Wondering what other jobs have the highest rate of suicide? Let’s take a look.
These 10 occupations have the highest rate of suicide, according to the CDC:
- Farmworkers, fishermen, lumberjacks, others in forestry or agriculture (85 suicides per 100,000)
- Carpenters, miners, electricians, construction trades (53)
- Mechanics and those who do installation, maintenance, repair (48)
- Factory and production workers (35)
- Architects, engineers (32)
- Police, firefighters, corrections workers, others in protective services (31)
- Artists, designers, entertainers, athletes, media (24)
- Computer programmers, mathematicians, statisticians (23)
- Transportation workers (22)
- Corporate executives and managers, advertising and public relations (20)
Is your job on the list? If not, your job might have been in the top 15 or top 25. Some jobs that were close runner-ups were lawyers, doctors, scientists, and accountants.
We spend a HUGE amount of our time at work. Suicide is not anything to take lightly. Therefore, it is important to make our mental health our priority along with our career. If you feel overwhelmed at work, please remember to make yourself a priority. If you are struggling with mental illness or addiction, please call now.
CALL NOW 1-800-951-6135
Author: Justin Mckibben
This past Tuesday, Academy Award-winning actor, screenwriter and producer Ben Affleck made a powerful and inspiring announcement to his fans and friends via social media. Since then the internet has lit up with articles and insights on how this public admission could be seen as a heroic moment to so many people all over the country.
Ben Affleck has the honor of being the new face of Bruce Wayne, bringing the Batman to life in the most recent installments to DC’s feature films. So he is no stranger to the role of a hero with a dark past.
Being open and honest with the world Affleck publicized he had completed treatment for alcoholism, and so many in the recovery community and advocates for addiction have found it as a beacon… or “BAT SIGNAL” if you will… (I will)… for all those struggling to overcome the stigma and see they are not alone.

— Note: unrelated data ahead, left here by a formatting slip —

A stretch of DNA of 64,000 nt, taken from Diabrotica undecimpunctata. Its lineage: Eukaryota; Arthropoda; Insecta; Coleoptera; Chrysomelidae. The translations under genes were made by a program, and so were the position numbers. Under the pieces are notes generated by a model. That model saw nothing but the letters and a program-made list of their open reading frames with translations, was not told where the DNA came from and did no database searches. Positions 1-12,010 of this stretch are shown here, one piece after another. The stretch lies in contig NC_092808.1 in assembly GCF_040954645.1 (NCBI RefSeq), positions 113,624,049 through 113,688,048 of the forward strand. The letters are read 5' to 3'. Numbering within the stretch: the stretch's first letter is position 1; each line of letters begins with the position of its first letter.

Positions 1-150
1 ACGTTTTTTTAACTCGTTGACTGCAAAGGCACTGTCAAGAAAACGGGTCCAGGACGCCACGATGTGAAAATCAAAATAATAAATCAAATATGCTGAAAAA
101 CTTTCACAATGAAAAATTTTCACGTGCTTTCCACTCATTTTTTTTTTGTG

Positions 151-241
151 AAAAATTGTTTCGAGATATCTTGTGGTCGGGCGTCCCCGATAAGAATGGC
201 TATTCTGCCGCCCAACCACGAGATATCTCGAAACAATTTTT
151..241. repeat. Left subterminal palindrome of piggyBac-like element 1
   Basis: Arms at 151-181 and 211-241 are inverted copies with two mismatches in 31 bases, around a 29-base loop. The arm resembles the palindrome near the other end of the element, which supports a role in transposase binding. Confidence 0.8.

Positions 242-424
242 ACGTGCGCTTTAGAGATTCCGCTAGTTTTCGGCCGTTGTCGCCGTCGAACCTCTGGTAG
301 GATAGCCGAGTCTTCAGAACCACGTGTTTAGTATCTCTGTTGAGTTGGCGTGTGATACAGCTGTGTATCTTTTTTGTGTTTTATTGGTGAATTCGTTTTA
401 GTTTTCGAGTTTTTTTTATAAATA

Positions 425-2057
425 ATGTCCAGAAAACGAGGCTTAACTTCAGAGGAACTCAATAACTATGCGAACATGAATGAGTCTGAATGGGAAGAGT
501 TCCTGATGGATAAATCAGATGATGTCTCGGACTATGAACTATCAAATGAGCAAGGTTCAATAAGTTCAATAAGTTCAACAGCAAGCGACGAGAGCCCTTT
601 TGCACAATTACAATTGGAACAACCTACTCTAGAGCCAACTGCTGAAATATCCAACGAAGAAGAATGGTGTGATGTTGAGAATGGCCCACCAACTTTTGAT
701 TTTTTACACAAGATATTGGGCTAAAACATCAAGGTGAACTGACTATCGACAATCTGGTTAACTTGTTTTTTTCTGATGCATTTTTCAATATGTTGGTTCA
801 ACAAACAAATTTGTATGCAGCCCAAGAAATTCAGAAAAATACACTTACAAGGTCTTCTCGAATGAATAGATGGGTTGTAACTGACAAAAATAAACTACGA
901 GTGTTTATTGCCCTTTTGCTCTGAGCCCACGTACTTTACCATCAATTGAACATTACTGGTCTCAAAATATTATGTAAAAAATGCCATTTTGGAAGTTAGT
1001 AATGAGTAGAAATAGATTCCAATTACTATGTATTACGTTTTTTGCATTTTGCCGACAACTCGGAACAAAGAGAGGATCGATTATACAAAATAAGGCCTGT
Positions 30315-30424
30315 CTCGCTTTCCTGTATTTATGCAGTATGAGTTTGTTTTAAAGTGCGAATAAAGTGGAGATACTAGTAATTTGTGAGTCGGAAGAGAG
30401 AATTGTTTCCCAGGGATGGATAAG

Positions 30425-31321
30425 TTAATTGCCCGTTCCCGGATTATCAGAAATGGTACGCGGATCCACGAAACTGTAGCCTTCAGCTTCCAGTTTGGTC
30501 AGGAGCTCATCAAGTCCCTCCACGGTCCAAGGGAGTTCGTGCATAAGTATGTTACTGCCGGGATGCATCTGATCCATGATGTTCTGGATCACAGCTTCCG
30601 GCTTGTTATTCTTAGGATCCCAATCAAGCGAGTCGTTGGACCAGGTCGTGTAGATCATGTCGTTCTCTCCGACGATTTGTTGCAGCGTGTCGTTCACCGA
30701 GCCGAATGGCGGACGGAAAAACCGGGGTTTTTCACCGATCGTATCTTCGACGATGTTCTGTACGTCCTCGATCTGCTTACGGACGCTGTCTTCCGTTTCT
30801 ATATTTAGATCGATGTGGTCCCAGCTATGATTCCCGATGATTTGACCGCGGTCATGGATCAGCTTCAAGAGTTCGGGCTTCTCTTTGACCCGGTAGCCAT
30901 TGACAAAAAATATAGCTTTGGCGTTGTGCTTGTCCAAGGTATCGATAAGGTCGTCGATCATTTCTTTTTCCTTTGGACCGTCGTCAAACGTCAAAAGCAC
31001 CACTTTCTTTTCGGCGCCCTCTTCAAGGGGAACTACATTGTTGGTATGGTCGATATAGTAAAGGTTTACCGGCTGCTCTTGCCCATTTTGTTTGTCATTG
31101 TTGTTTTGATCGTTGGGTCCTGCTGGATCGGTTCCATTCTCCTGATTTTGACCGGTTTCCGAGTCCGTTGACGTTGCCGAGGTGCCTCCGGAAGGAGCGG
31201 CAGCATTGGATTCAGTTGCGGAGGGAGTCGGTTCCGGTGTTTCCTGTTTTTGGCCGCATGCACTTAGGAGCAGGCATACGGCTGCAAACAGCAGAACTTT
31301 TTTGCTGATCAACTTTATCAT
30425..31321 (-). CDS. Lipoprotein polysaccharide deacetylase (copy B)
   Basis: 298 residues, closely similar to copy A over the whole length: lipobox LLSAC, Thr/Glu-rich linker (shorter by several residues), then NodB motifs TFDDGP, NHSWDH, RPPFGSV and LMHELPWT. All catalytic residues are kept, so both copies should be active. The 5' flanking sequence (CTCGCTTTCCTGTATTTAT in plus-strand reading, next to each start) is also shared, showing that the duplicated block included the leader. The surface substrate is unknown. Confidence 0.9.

In an emotionally-charged note to his fans, Ben posted on Facebook stating:
“I have completed treatment for alcohol addiction; something I’ve dealt with in the past and will continue to confront. I want to live life to the fullest and be the best father I can be. I want my kids to know there is no shame in getting help when you need it, and to be a source of strength for anyone out there who needs help but is afraid to take the first step. I’m lucky to have the love of my family and friends, including my co-parent, Jen, who has supported me and cared for our kids as I’ve done the work I set out to do. This was the first of many steps being taken towards a positive recovery.”
This is also not the first time Affleck has done battle with alcoholism. The 44-year-old actor has faced his own alcohol addiction in the past, while his childhood was also impacted by the influence of alcoholism on his father.
Alcoholism in the Family
In 2012 Ben Affleck did an interview with Barbra Walters discussing his parent’s divorce when he was 12 years old. During the interview Affleck stated:
“[My father] was an alcoholic… I did know that as a child. He drank a lot. My father was a — what did they call him — a real alcoholic. He, you know, drank all day, drank every day, and to his credit, he got sober ultimately,”
“He’s been sober for several decades, which I think is pretty impressive.”
At this time he credited his brother and his closest friends, including Matt Damon, of helping him through a difficult childhood. After Ben Affleck earned his place in Hollywood for his work with Matt Damon in Good Will Hunting in 1997, he gave up drinking at 24-years-old.
Ben Affleck’s First Time in Rehab
In July of 2001, Ben Affleck completed a 30-day residential rehabilitation program for alcohol abuse. But this experience didn’t seem to convince Affleck at the time he was in danger of real alcoholism. In a 2012 statement, he had said,
“I went to rehab for being 29 and partying too much and not having a lot of boundaries and to clear my head and try to get some idea of who I wanted to be.”
Not saying it wasn’t an important experience, but this statement seems to lean closer to the ‘I’m not as bad as some people’ line.
In 2004, Ben Affleck married Jennifer Garner, his co-star from another comic hero film Daredevil. Sources at the time said Affleck’s new married put a halt on all the hard partying. Batfleck began to settle down and start up a family. The two were later blessed with 3 children: Violet, age 11, Seraphina, age 8, and Sam, age 5. Affleck says,